Scottish Charity No: 12522




What is Therapy?



Art Therapy



Core Process











Integrative counselling and psychotherapy has developed out of a perception that, while accepting the validity of the accumulated wisdom, knowledge and skills of major different systems, no one approach alone contains all truth or solutions. There is little evidence, that any one therapeutic method is superior to all others for all types of problems and all types of clients. Integrative counselling and psychotherapy is a term used to describe the bringing together of ideas from different schools of psychotherapy or counselling, "blending" different parts into a whole. To integrate means "to combine (parts) into a whole" or "to complete (an imperfect thing) by the addition of parts" (DK Illustrated Oxford Dictionary, 1998). One of the characteristics of being integrative is looking at ideas in new ways and through different lenses. If no therapy is superior to any other in terms of overall outcomes achieved, then whatever is effective can be found in all.

The emphasis in integrative counselling is on a dynamic process rather than a finished product, open to change and constantly reflecting on what is the best way to be with and respond to clients, with changing needs. Research has shown, that it is the therapeutic relationship rather than diagnosis or technique, which promotes beneficial effects of counselling or psychotherapy. Recently, evidence is also growing, that different kinds of relationship is required for different kinds of clients. The therapeutic relationship is a central feature common to all forms of therapy. Developing the understanding of its nature and usefulness is being seen increasingly as the single most likely focus for the future process of integration.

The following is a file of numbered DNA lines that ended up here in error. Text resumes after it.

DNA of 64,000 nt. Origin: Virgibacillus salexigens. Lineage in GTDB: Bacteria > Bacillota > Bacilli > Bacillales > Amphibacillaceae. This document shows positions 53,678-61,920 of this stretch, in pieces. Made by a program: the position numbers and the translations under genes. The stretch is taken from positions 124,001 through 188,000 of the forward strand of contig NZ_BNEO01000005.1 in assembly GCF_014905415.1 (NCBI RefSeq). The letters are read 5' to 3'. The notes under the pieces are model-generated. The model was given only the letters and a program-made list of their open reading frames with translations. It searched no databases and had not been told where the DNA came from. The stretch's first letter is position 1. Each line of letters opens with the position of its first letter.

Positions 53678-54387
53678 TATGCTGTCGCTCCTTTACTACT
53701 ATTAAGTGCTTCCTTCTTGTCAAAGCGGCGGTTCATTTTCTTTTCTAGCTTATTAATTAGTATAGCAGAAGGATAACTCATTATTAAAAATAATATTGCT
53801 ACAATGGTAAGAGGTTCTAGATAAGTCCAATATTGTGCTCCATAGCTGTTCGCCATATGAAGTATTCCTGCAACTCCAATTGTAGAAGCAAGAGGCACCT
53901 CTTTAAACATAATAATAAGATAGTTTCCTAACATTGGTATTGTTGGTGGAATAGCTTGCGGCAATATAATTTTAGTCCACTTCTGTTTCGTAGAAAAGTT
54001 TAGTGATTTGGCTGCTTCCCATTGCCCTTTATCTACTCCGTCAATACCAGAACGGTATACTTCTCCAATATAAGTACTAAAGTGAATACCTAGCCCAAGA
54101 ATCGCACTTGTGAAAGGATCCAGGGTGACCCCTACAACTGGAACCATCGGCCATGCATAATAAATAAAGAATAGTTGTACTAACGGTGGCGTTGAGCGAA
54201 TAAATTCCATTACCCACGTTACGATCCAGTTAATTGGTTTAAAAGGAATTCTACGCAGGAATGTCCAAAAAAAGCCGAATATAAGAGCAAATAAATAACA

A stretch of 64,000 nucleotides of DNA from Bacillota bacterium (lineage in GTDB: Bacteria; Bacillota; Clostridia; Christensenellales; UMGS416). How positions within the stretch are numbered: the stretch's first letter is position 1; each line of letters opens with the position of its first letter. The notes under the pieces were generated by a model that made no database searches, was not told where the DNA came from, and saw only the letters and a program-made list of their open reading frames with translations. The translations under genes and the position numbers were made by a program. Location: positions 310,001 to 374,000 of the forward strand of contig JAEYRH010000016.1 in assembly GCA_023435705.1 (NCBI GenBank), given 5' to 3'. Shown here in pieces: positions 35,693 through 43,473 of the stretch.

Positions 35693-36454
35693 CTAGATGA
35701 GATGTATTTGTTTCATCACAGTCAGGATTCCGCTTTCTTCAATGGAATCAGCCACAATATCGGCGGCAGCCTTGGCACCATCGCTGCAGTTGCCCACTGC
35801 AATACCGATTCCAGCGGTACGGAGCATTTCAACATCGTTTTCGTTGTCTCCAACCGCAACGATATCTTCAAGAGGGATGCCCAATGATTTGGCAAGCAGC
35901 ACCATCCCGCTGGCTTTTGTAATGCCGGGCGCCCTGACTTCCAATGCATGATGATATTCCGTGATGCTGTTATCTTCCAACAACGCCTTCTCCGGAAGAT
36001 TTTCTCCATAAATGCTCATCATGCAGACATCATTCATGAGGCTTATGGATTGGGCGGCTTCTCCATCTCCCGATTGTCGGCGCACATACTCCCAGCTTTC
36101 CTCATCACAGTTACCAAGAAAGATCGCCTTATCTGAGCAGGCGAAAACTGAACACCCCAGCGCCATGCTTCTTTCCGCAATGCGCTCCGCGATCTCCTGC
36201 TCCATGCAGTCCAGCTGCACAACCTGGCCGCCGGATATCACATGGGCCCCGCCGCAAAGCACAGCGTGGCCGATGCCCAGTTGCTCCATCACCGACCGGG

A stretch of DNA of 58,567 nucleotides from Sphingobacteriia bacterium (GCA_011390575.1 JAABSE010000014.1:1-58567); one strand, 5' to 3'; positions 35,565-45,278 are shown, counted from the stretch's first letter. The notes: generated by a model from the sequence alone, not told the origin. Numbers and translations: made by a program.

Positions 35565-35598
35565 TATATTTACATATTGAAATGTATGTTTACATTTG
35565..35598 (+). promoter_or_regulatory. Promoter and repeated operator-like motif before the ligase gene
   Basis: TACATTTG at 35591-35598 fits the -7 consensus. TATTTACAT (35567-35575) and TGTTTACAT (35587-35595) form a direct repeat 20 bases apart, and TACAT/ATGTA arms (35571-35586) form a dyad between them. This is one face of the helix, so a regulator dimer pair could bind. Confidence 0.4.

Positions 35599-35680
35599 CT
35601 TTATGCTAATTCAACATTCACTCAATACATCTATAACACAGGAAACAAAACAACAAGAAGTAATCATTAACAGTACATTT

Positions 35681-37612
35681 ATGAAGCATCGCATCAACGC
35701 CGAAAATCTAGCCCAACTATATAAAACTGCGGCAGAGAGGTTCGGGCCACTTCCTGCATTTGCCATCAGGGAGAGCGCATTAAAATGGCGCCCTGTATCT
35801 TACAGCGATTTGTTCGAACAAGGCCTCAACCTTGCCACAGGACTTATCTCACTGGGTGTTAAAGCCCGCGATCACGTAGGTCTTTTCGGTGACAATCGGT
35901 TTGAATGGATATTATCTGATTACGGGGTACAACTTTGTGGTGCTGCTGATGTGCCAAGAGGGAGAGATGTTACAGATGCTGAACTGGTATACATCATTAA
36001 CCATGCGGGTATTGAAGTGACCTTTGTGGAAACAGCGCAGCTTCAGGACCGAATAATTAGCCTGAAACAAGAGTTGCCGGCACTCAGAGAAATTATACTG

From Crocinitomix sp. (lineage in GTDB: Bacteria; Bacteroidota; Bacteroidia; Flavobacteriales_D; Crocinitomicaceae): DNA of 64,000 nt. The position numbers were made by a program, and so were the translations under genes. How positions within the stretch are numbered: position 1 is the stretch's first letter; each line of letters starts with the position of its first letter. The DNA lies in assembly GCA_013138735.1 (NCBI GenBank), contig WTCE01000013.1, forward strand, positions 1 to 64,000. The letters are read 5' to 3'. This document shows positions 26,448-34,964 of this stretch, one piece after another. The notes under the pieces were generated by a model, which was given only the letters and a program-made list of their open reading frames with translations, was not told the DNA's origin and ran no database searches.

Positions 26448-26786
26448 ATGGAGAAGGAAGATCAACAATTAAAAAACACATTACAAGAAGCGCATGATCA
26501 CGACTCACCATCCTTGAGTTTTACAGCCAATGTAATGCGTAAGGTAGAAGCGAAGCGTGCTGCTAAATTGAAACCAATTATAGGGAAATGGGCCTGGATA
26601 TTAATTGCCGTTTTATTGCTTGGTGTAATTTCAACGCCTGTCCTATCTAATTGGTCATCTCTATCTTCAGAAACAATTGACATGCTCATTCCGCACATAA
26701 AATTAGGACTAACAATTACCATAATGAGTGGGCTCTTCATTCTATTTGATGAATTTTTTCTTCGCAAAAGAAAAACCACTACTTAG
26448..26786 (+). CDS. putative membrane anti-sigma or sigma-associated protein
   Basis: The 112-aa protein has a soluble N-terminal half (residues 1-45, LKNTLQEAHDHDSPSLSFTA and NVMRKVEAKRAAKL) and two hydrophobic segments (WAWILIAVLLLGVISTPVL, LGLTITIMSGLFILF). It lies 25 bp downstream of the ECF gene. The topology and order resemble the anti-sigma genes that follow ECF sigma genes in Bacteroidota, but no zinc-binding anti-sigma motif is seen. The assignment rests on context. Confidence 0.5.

Theoretical integration between mainstream approaches is not always possible; but a whole range of techniques may be compatible with a number of theoretical positions and can be used without compromising theoretical integrity. Maybe one role of integrative counselling and psychotherapy is to encourage dialogue and debate between different approaches, facilitating a growing sense of unity within continuing diversity.


Ref: Integrative and Eclectic Counselling and Psychotherapy - edited by Stephen Plamer and Ray Woolfe. Sage Publications 2000.



Wellspring Scotland Ltd, 13 Smith's Place, Edinburgh, EH6 8NT
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